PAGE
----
|Who you gonna call?|
So it goes without saying that the Ghostbusters franchise, is one of the most famous and popular in history. My own history with and memories of the Ghostbusters, of course, are a bit different than many people's. Like many things, I never got to watch the entire film as a child, for whatever reason. My grandmother would rent or watch on television, films that were far "scarier", that's for sure. And I really missed out, because it's a great, classic movie.
|Terrifying to a kid. Awesome to an adult.|
I did, however, get to see snippets of the first film, at a friends' house. The friend was watching it while my grandmother was visiting with her mom, and though I don't remember much of what I saw, what DID stand out to me, was the "Devil Dog" scene with Luis Tully (Rick Moranis' character). Him holding that goofy party for his tax clients, hearing the growl coming from his closet, spouting his classic "Ok who brought the dog?" line, and then BOOM, this gigantic demon thing bursts through the closet door, and starts chasing him though the building, and out into New York City. I clearly remember feeling really scared at that scene, and feeling really bad for Luis when he tried to get the attention of the rich yuppies at that fancy restaurant in Central Park, and they just ignored him, and then *SPOILERS* the demon attacked and possessed him. Now THAT'S the kind of scene that really leaves an impression on you as a child.
I would not actually wind up getting to see Ghostbusters or Ghostbusters II, in full, until a few years later, in my teens, after we had moved towns and my grandmother had passed on. But that isn't to say my experience with the franchise as a child was strictly limited to that one fleeting glimpse of scenes at a friend's house. No indeed, it goes much deeper and stranger than that.
|Who are you gonna call.........?|
So for a bit of background quasi-history on the franchise itself, it had an unintentional precursor of sorts. There was a short lived (one season) TV show back in 1975 (the same year that Aykroyd debuted on Saturday Night Live, in fact), called Ghost Busters. It was a live action show, and featured a set of goofy as fuck "paranormal investigators", by the names of Kong, Spencer, and Tracy, as pictured above. And no, the gorilla was NOT named Kong, he was named Tracy, and he also drove the group around in their broke down car. It was a purposefully silly comedy show, wherein these bumbling guys and their ape-friend, would go after various ghosts and monsters, using their trademark "ghost distruptor" (as you can see in the picture) to beat them, after inevitably getting chased around like idiots first. Now mind you, I had never seen this show as a kid, they didn't show it reruns or anything. I did not, in fact, even see much of the cartoon series spin-off of it that debuted in the 80s (more on that in a minute), but I DID inexplicably get a T-shirt of that cartoon on one of my birthdays.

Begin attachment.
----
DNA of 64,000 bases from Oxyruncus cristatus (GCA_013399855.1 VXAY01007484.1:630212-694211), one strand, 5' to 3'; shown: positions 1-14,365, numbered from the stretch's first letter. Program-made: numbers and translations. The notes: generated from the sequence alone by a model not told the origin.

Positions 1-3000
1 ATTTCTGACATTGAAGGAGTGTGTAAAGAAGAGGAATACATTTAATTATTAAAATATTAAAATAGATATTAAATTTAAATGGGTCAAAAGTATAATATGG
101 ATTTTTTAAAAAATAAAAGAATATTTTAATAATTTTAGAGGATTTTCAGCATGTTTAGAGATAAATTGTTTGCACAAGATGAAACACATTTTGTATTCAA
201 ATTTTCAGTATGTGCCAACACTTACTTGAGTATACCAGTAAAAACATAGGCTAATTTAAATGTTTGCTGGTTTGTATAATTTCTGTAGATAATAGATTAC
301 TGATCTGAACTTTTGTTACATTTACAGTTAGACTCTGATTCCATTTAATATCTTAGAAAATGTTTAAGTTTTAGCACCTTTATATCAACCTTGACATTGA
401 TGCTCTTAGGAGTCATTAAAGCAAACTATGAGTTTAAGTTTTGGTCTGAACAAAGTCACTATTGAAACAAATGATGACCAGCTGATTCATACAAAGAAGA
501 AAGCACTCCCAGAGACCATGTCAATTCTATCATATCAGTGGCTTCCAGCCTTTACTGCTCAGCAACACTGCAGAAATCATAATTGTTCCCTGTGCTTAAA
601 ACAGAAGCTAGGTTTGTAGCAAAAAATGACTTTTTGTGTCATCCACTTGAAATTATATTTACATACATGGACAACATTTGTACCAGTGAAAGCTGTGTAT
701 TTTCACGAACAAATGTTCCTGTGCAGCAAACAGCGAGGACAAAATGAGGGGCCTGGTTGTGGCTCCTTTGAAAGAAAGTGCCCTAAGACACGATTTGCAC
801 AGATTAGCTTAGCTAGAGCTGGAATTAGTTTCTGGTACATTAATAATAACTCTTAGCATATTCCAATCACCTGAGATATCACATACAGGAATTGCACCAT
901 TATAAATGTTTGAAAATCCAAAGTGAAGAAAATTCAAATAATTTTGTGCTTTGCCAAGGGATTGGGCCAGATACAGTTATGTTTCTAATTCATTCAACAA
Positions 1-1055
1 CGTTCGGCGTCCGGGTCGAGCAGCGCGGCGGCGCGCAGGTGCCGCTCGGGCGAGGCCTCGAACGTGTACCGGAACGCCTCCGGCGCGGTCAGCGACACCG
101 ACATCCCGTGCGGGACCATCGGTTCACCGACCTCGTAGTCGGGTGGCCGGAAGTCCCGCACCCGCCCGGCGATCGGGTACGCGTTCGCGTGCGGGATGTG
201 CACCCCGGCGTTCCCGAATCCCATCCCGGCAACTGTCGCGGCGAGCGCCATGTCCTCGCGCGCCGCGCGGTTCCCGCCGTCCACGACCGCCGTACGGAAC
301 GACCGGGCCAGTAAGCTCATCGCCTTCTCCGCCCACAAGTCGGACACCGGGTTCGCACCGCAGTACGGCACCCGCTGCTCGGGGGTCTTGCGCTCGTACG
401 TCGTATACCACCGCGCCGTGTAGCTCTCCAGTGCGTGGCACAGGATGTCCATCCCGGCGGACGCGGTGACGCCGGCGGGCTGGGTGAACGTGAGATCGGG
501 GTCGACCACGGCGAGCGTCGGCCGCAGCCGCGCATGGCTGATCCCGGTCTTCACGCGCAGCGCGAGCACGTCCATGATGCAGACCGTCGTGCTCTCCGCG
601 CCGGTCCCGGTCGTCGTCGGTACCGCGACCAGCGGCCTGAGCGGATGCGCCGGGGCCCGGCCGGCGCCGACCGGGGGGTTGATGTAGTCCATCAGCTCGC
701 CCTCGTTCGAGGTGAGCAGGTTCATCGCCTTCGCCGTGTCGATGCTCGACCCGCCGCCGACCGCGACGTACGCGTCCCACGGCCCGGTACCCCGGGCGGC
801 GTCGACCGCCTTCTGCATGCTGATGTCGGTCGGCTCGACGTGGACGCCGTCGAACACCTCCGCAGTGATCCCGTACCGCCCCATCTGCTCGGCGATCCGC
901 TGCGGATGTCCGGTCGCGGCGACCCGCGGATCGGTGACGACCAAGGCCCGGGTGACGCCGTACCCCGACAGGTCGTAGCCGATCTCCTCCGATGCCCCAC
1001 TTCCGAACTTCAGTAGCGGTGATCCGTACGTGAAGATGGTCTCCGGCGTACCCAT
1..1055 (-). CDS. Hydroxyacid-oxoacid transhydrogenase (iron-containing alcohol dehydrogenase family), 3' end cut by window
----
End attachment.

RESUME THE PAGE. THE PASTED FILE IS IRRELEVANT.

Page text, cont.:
|Said T-shirt in action.|
So, ironically, though it shared a couple of similarities with the 70s show (group of bumbling paranormal investigators, comedy, using weird technology to beat ghosts...and you know, the NAME), the creators Harold Ramis and Dan Aykroyd, claimed to have never heard of the old show when they came up with their ideas for the original 1984 movie. In fact, their original ideas were going to be wildly different, as the movie was going to star them alongside John Belushi, and it was going to feature them engaging in time travel. After Belushi died, they tweaked the concept a lot, and thankfully came up with the concept we all know and love today. That was not, however, the end of the story, nor the connection to the old show. For one thing, when it released, Ghostbusters was a runaway smash success, and it along with it's Ray Parker Jr. theme song, became easily one the single most identifiable "80s" things about the 1980s. It was SUCH a smash success, in fact, that not only did Columbia Pictures and DiC Entertainment set about producing a cartoon tie in, but it also inspired the owners of the original property to cash in the success of the movie, and make their own cartoon as well. AND, as if that weren't enough, they both debuted in early September 1986.....
|The Ghost Busters.|
|And the REAL Ghostbusters.|